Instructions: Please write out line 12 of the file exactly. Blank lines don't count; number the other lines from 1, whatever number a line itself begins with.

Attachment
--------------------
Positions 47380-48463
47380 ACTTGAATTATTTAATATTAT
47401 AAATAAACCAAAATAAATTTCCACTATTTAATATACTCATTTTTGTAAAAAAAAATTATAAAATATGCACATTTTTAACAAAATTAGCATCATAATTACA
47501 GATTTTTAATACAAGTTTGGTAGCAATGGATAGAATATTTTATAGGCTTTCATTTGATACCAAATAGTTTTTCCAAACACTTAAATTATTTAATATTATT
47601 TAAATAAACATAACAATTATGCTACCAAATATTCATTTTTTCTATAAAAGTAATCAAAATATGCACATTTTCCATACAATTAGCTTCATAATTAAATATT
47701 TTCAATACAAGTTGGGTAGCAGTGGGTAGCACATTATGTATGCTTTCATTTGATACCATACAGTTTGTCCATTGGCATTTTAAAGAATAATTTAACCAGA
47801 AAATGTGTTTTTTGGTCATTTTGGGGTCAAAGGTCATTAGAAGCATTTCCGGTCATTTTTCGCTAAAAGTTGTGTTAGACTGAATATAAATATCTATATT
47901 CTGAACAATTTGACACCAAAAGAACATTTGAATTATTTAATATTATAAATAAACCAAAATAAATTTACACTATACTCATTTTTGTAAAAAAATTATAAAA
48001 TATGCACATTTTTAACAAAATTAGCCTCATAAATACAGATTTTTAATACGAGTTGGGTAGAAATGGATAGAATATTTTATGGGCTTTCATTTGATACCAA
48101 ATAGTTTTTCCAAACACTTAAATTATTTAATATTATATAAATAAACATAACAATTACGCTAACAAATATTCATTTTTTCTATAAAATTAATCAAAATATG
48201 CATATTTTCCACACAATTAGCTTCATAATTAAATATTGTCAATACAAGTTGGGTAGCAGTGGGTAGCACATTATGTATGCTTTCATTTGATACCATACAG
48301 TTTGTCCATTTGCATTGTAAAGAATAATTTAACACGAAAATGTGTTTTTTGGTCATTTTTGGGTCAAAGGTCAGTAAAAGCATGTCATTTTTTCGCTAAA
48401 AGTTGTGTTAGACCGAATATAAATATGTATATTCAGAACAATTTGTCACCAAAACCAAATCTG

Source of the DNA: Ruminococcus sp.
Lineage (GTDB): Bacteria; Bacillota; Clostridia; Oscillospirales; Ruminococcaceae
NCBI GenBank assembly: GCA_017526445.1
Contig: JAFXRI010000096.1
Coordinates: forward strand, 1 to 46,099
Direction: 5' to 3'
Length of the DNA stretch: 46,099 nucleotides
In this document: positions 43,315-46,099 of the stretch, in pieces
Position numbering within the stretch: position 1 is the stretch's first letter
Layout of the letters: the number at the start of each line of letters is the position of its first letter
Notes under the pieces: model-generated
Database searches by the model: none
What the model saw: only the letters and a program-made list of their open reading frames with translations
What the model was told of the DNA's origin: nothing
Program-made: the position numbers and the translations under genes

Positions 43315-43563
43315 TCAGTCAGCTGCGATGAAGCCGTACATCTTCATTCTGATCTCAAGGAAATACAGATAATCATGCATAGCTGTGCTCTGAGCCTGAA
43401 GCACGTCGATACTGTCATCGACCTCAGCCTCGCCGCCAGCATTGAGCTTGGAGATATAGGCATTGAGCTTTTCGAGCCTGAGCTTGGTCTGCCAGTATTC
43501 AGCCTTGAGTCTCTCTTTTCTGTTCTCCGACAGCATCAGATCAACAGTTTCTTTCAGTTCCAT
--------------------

48301 TTTGTCCATTTGCATTGTAAAGAATAATTTAACACGAAAATGTGTTTTTTGGTCATTTTTGGGTCAAAGGTCAGTAAAAGCATGTCATTTTTTCGCTAAA